Patterico's Pontifications


Beldar Further Probes the Richard Execution

Filed under: Crime,General — Patterico @ 4:51 pm

This post is a great example of the best of the blogosphere and Big Media both. Beldar seeks more information on the execution of Michael Richard from a Big Media reporter — and the Big Media reporter responds with more information, and without even a trace of arrogance.

Beldar promises more information over this long holiday weekend — specifically including an interview with one of Richard’s lawyers.

This is why I love the blogosphere. And it’s yet another reason to be thrilled that Beldar is blogging again.

P.S. Beldar says:

I didn’t previously know that the Texas Court of Criminal Appeals in fact routinely makes detailed preparations in anticipation of last-minute applications in connection with all executions (although I’m not terribly surprised to learn that).

I am not at all surprised to learn that, in light of a recent experience I had. Specifically, I called San Quentin to obtain an execution date for a death row inmate. (He’s almost nowhere near being executed; the details are part of a long and interesting story that I might tell over a beer, but won’t discuss on a blog.) In doing so, I learned that execution dates in California are set on Tuesdays, on a date when both the Governor and the Chief Justice of the California Supreme Court will be present in the state.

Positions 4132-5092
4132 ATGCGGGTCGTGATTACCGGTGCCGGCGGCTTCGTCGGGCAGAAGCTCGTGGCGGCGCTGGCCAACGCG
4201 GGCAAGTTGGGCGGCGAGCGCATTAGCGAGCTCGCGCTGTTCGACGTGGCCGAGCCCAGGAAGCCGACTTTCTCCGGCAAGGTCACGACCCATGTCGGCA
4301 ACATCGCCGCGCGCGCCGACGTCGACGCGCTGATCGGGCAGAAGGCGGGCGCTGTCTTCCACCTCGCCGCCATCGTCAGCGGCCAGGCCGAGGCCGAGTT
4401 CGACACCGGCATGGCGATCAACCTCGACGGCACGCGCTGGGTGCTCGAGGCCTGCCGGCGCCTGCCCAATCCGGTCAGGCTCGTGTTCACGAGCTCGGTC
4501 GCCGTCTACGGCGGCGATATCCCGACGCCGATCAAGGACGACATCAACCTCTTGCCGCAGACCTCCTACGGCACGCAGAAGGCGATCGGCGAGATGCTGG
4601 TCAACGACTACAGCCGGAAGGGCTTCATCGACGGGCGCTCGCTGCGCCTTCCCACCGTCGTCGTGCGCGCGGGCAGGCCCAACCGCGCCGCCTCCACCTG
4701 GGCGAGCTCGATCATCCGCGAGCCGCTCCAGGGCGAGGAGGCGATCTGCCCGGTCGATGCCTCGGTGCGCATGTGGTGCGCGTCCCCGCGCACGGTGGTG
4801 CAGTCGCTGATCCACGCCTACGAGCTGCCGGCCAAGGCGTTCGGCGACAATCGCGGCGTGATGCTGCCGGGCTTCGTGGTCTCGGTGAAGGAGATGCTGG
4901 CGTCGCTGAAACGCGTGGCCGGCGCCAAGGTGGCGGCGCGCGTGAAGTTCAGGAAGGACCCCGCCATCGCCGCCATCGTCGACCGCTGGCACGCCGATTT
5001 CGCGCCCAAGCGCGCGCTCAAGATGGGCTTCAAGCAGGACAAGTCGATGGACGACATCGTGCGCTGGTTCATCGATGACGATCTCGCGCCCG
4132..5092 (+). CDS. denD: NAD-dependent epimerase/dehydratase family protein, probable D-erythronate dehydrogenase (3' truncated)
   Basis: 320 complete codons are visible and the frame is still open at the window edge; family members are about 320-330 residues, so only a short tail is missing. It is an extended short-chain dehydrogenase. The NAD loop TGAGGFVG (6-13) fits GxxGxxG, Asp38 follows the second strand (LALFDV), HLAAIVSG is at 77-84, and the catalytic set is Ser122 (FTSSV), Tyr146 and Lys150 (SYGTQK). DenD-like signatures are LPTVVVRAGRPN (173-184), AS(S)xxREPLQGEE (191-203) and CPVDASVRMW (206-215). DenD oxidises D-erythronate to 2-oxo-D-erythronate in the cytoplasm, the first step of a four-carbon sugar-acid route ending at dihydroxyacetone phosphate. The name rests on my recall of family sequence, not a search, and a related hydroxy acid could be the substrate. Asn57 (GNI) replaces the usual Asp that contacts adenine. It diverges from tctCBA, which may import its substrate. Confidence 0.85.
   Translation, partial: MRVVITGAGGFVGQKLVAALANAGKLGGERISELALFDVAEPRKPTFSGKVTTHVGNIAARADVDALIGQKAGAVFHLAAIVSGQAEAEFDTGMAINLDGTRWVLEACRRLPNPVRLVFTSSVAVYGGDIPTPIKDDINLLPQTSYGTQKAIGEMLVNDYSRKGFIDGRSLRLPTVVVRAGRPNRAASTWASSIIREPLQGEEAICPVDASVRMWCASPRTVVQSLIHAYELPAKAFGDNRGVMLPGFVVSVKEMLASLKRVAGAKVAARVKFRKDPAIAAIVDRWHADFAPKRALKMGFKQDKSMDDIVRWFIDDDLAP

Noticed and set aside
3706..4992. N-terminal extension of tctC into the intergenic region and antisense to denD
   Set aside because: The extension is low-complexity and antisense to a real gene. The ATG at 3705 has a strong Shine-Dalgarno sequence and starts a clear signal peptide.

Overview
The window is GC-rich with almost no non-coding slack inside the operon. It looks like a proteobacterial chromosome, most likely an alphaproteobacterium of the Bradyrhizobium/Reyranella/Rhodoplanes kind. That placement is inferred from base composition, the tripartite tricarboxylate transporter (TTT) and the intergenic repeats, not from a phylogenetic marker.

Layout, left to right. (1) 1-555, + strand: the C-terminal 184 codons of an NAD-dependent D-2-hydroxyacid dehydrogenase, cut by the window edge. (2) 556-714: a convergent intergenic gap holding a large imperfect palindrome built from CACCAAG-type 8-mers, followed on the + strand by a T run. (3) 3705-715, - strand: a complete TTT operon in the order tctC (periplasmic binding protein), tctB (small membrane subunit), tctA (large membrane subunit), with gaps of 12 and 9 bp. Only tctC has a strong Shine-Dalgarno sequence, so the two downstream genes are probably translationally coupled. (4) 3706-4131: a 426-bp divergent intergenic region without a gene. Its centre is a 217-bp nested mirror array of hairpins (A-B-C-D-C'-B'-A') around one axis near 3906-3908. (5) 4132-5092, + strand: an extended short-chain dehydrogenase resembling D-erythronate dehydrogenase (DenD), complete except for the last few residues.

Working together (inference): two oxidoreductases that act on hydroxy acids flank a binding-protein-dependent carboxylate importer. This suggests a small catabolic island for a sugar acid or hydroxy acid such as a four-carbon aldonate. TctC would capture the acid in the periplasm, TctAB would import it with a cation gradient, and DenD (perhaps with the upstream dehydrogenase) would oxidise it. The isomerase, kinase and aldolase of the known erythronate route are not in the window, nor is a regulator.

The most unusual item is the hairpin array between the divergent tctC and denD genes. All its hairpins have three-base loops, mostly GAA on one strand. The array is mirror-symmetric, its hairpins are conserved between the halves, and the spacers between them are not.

Executions are serious business, and the system anticipates and gears up for possible last-minute stays. Why this didn’t work out in Texas is a very interesting story, and I look forward to learning more about it from Beldar.

16 Responses to “Beldar Further Probes the Richard Execution”

  1. Specifically, I called San Quentin to obtain an execution date for a death row inmate.

    I would call the trial court. Don’t they have to set them? Actually, you could probably find it fastest on PTO.

    dave (388c31)

  2. No, I wasn’t calling to *learn* the date. I was calling to *obtain* one — to get one set, so that I could draw up a death warrant.

    Like I say, long story.

    Patterico (aa04da)

  3. Oh, I get it now.

    dave (388c31)

  4. For those of us who are interested in more than a few paragraphs on topics like this, it’s deeply gratifying to have bloggers like Beldar and Patterico who take the time to get the facts, think seriously about them, and share their insights.